- 68% believe that companies gain some economic advantage in the marketplace by spending on political campaigns.
- 59% believe that New Mexico's elected officials are more responsive to lobbyists than voters.
"We polled over 300 leaders from a range of industries across New Mexico," said Brian Sanderoff, President of Research and Polling, Inc. "Their strong concern on issues of transparency and contributor influence suggests that the business community may be a potent voice for state reform."
Those surveyed show considerable support for the following transparency-increasing proposals:
- 89% support a requirement that political contributions and expenditures from all sources be made public.
- 86% support a requirement for lobbyists to make public the bills or issues for which they have been hired to advocate.
- 76% support the creation of an independent ethics commission to oversee the ethical behavior of state officials.
Quotes of Support from New Mexico Business Leaders:
“While business leaders are split on whether New Mexico is heading in the right direction, the vast majority (86%) think that ethics in state government has been a long time problem,” said Roy Martinez, Santa Fe Hispanic Chamber of Commerce President. "There is a great deal of agreement that more transparency is necessary and that the establishment of an independent ethics commission should be among New Mexico’s priorities in the ethics reform process.”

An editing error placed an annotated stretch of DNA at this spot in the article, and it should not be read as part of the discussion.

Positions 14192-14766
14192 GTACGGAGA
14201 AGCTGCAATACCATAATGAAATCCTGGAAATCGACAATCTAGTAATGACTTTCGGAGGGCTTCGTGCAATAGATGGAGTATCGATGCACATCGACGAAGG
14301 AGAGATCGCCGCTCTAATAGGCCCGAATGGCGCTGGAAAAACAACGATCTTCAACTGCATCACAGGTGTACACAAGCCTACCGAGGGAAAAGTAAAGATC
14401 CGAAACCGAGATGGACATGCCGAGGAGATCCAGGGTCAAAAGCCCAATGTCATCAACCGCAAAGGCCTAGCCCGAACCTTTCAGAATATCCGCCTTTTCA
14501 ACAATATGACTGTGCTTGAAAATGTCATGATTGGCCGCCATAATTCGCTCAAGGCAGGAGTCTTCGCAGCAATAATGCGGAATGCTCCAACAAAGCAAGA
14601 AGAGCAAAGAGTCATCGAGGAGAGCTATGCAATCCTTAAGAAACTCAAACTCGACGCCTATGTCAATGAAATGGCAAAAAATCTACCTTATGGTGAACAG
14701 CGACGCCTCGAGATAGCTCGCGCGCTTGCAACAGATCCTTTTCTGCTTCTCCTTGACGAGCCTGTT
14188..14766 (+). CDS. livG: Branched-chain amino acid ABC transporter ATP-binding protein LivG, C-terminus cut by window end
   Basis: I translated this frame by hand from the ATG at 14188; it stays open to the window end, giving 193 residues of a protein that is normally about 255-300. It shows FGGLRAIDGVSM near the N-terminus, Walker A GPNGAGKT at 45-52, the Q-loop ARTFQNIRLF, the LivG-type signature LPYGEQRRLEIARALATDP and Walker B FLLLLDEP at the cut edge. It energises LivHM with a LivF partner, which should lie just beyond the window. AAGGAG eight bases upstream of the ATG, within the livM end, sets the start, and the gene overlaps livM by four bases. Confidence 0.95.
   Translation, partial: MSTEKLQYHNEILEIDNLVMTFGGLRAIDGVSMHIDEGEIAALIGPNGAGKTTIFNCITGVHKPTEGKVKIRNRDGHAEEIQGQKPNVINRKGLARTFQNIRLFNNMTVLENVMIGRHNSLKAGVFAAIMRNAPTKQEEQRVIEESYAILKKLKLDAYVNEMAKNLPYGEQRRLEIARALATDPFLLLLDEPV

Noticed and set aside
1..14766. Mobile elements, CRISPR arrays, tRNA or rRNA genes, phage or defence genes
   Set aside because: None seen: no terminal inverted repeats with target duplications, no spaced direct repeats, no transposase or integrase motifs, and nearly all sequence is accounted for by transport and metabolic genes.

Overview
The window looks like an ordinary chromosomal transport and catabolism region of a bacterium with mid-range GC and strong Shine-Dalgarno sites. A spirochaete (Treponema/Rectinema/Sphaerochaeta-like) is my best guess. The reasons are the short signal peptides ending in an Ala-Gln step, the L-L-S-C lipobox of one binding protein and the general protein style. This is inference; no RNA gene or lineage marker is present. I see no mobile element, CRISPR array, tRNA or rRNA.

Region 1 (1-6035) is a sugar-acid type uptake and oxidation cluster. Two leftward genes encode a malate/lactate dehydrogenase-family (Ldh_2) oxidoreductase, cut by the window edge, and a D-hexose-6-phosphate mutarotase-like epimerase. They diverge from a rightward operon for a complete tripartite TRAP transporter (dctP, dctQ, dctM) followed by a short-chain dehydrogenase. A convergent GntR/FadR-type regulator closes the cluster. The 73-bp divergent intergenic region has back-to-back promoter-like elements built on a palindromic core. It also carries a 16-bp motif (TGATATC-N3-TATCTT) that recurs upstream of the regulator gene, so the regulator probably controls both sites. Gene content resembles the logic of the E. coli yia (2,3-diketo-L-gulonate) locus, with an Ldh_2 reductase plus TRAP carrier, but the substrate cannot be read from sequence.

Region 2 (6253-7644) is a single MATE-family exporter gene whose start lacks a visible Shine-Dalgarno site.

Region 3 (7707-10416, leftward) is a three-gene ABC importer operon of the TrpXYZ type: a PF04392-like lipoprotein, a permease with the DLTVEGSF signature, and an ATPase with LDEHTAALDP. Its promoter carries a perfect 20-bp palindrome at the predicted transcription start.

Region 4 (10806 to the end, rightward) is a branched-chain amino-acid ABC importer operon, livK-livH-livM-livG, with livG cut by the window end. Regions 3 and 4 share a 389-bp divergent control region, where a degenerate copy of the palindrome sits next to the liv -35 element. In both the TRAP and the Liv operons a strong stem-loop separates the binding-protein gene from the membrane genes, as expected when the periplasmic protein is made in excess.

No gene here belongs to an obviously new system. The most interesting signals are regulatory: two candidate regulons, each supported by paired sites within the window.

“Most New Mexico business leaders want to focus their energies and resources on the marketplace, said Bryan Chippeaux, Chairman of Century Bank. “ This requires confidence in state government and enhanced transparency will foster that confidence."
"Transparency is an essential element for business transactions. It only makes sense that transparency and openness should be required of our political system," said Nancy Partridge, Los Alamos Chamber of Commerce Manager.
“Business executives must now extend their leadership beyond company walls to make the case for a more transparent, ethical campaign finance system,” said Adelmo Archuleta, Owner of Molzen-Corbin & Associates. “Through a diverse coalition from both the public and private sectors, we’ll be able to advance meaningful statewide reforms.”
“Effective state government requires the confidence of the public and the business community,” said Simon Brackley, President and CEO of the Santa Fe Chamber of Commerce. “The adoption of thoughtful transparency and ethics proposals will improve the efficacy of New Mexico state government and, hopefully, promote greater engagement.”
“Our democracy depends on the electorate having trust in the system, but these results reinforce the impression that the well-funded and well-connected have disproportionate sway,” said Ray Smith, Chairman for the Albuquerque Economic Development and President of Klinger Construction. “The numbers make clear that leaders all across the state support sensible proposals to turn the course, especially requiring more disclosure.”